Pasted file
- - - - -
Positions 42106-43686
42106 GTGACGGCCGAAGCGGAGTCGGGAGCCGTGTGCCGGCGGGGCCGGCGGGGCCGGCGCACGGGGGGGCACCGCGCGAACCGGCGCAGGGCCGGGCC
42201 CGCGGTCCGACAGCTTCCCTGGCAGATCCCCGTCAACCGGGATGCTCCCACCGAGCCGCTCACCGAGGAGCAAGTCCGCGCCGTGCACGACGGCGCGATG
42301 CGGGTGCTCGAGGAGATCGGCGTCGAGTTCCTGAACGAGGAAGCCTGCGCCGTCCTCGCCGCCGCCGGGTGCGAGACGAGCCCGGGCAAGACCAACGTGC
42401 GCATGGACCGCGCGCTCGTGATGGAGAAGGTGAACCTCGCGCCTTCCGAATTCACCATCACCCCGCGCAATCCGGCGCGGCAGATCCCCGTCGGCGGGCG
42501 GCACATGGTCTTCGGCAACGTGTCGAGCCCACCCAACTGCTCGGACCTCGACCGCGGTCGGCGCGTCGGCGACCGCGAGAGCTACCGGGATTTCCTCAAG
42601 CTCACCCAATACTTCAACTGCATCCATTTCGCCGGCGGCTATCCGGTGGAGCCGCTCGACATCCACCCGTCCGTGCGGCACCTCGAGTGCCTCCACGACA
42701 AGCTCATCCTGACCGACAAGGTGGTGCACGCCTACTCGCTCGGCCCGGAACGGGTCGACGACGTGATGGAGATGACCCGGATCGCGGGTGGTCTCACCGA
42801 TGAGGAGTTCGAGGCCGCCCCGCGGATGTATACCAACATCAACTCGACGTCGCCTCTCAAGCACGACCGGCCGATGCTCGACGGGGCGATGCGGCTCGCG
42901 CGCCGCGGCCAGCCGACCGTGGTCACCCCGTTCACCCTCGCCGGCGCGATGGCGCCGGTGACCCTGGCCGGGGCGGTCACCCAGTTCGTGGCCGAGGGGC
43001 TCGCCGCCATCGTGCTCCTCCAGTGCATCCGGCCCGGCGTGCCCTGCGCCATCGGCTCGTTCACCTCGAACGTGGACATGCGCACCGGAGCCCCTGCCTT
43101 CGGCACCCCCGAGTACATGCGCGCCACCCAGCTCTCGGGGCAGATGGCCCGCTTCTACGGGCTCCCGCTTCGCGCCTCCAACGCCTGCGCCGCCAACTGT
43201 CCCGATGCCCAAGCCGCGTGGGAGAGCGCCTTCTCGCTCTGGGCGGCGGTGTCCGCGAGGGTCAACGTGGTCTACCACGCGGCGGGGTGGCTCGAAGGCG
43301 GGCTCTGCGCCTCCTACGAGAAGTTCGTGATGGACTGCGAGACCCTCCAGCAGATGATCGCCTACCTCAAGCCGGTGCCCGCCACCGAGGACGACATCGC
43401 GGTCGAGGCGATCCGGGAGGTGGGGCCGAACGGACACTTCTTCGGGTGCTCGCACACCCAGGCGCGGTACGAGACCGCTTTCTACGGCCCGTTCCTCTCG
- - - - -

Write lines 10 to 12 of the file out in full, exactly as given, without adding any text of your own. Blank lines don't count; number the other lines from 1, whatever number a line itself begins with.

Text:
42901 CGCCGCGGCCAGCCGACCGTGGTCACCCCGTTCACCCTCGCCGGCGCGATGGCGCCGGTGACCCTGGCCGGGGCGGTCACCCAGTTCGTGGCCGAGGGGC
43001 TCGCCGCCATCGTGCTCCTCCAGTGCATCCGGCCCGGCGTGCCCTGCGCCATCGGCTCGTTCACCTCGAACGTGGACATGCGCACCGGAGCCCCTGCCTT
43101 CGGCACCCCCGAGTACATGCGCGCCACCCAGCTCTCGGGGCAGATGGCCCGCTTCTACGGGCTCCCGCTTCGCGCCTCCAACGCCTGCGCCGCCAACTGT